in the district for 27 year scption my two daughters grew up and i am running because i want to grow our economy, make our streets safer and keep our families here, and have been on the school board as a president for eight years now and we turned the school district around to improve test scores and more fiscally accountable and this is what i bring in. i am a consensus builder. i work with people to find results and get results and i have been effective as elected official for eight years and i will bring that into the board of supervisors. thank you very much. >> i am bob squarey. i live in san francisco. the 49ers were founded in 46 in my honor. i want to thank them -- [laughter] i will be given my season tickets up when i leave the city. i had them for over 40 years. they're gone but with that said i started two successful businesses in san francisco. i have a childrens' foundation "one children at a time inc." and did jobs around the world and every nickel i raised go to helping the kids. i will bring a strong budget control initiative to san francisco and i will show it by openin
the city's approach to developing economies? >> in the chair of the land use committee this year, and i was vice chair last year with our former chair from the bayview hunters point area. i guess i approach land use and economic development from a different perspective. i'm not against development, but i want it to be equitable so we look at the lowest income populations or even middle income populations so that residents have a strong say as development moves forward, whether it is the park ridge said development in the southern, western part of the city or even treasure island with there's many low-income families that currently live there. but it is a strong voice for the residents that currently are there. we also want to see new people moving into the city, and hopefully, we focus also on families and housing that provides better homes and home opportunities for families, but i always say that i support equitable development. i also do feel that big business and downtown interests usually dominate the discussion on development. i want to see a balance of those forces, but also with
ryan. our favorite topic is the economy and the question of is it possible to get unemployment under 6%. >> we can and we will get it under 6%. let's take a look at the facts. let's look where we were when we came to office. economy was in free fall. we had the great recession hit. nine million people lost their jobs. 1.7 -- 1$.6 trillion of wealth loss in equity in your home and retirement for the middle-class. >> neil cavuto from fox business. a lot of substance last night but will the debate be remembered for that? neil: i don't think vice presidential debates tend to be. the vice president debating by and large a recent phenomenon. i don't know if it moves the needle. the instant reaction was the vice president won. he got the better of it just because of that. interested the freefall of the president. some of you said that. probably adds pressure to the president now. you have got to deliver in your face game but can the president do that and does it risk for the president to act like that, still kind of in a no-win situation. i got a kick out of the smirk for one thing and paul r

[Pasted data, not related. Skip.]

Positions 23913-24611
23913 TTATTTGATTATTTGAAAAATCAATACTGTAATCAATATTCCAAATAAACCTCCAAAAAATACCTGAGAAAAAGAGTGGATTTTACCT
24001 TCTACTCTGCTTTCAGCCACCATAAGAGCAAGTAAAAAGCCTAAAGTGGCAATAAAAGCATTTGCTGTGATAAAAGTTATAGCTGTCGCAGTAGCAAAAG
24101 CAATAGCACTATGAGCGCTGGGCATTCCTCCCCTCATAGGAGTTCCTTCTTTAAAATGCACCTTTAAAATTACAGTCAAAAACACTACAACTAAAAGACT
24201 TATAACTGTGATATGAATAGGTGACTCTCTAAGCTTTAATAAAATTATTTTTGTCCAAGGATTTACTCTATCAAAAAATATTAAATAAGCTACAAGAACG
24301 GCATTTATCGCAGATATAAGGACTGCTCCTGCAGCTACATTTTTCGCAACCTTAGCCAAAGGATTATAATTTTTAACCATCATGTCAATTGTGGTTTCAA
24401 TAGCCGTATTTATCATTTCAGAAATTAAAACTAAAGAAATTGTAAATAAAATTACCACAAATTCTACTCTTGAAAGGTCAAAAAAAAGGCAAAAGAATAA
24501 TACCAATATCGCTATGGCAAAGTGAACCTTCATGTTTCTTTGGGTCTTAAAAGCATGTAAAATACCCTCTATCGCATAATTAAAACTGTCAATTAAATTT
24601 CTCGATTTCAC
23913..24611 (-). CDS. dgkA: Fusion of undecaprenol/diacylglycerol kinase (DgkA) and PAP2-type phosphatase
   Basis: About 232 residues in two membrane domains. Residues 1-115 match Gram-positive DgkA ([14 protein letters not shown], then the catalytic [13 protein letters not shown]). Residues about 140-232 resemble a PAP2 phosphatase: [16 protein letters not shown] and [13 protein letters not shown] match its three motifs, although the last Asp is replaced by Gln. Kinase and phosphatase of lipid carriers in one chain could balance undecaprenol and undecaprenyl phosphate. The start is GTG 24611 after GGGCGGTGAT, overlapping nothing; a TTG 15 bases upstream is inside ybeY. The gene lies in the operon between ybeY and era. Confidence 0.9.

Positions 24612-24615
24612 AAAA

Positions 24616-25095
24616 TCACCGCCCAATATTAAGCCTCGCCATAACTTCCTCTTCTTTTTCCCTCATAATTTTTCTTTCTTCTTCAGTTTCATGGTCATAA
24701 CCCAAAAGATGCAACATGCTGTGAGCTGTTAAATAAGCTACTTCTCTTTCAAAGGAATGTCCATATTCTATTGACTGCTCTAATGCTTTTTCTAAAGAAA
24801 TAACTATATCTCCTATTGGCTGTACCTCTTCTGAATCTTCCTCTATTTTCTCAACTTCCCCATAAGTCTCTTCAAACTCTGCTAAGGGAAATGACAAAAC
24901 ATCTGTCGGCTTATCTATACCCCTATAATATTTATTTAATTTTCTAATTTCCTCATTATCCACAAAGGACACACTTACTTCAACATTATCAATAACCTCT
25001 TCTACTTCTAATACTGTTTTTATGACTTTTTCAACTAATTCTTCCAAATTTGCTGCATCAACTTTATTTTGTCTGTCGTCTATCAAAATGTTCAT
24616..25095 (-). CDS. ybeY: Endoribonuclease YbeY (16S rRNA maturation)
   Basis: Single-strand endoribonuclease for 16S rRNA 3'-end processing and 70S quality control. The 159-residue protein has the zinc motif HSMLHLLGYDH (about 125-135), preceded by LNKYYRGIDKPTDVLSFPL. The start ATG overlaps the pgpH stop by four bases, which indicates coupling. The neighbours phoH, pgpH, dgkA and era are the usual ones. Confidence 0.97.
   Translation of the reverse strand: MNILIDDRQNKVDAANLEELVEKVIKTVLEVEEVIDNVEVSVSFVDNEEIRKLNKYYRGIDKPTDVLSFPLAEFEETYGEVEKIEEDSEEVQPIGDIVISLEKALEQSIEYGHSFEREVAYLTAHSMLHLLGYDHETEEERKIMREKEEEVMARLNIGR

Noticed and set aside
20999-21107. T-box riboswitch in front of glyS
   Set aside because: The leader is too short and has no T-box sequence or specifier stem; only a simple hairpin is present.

business. >> okay. the resulting economy has resulted in internet base for short term rentals and many of the rentals are illegal and the hotel tax is not collected. should the city legalize some or all of the arrangements and collect a hotel tax and we will begin with you -- i will be glad to repeat the question. >> i honestly don't know how you would enforce a law like that. of course everyone should pay their fair share but i don't know how you could enforce that. i believe we should standardize the inlaw units, maybe sure they're up to code and regulate any new units but as far as taxation i cannot see how you could actually enforce that and collect the taxes on it. >> thank you sir. mr. yee. >> cheryl i just want to make sure -- >> i can repeat it. there is internet base market for short base rentals and they sublease units to visitors and tourists and many are illegal and the city's hotel tax is not collected. should the city legalize these arrangements and collect the hotel tax? >> i traveled to different countries and i go to the internet and they have hotels and these renta
, understand your business, talk to them as you are growing your business. when the economy is strong, all lenders are shopping for transactions. in times are tough on credit, you want to rely on those deeper liberation ships with your lender. you want to develop a relationship with a lender. it is the case where you want to open up an account, while to have another bank services that you want to have a relationship with your lender with it because when you go to them for any loan requests, you want them to know about your business and feel like they are a partner of yours, not just that you are shopping them. if you are shopping, you are just looking for the best deal from them, rather than a long- term relationship. >> i want to thank everyone for coming. hopefully, you have all signed up for our updates. we are going to be hosting these on a regular basis. the next two coming up will focus on becoming a government contractor, how your small business can partner with the government. the next one will also be on how to grain your business, with tax -- green your business, tax credits ava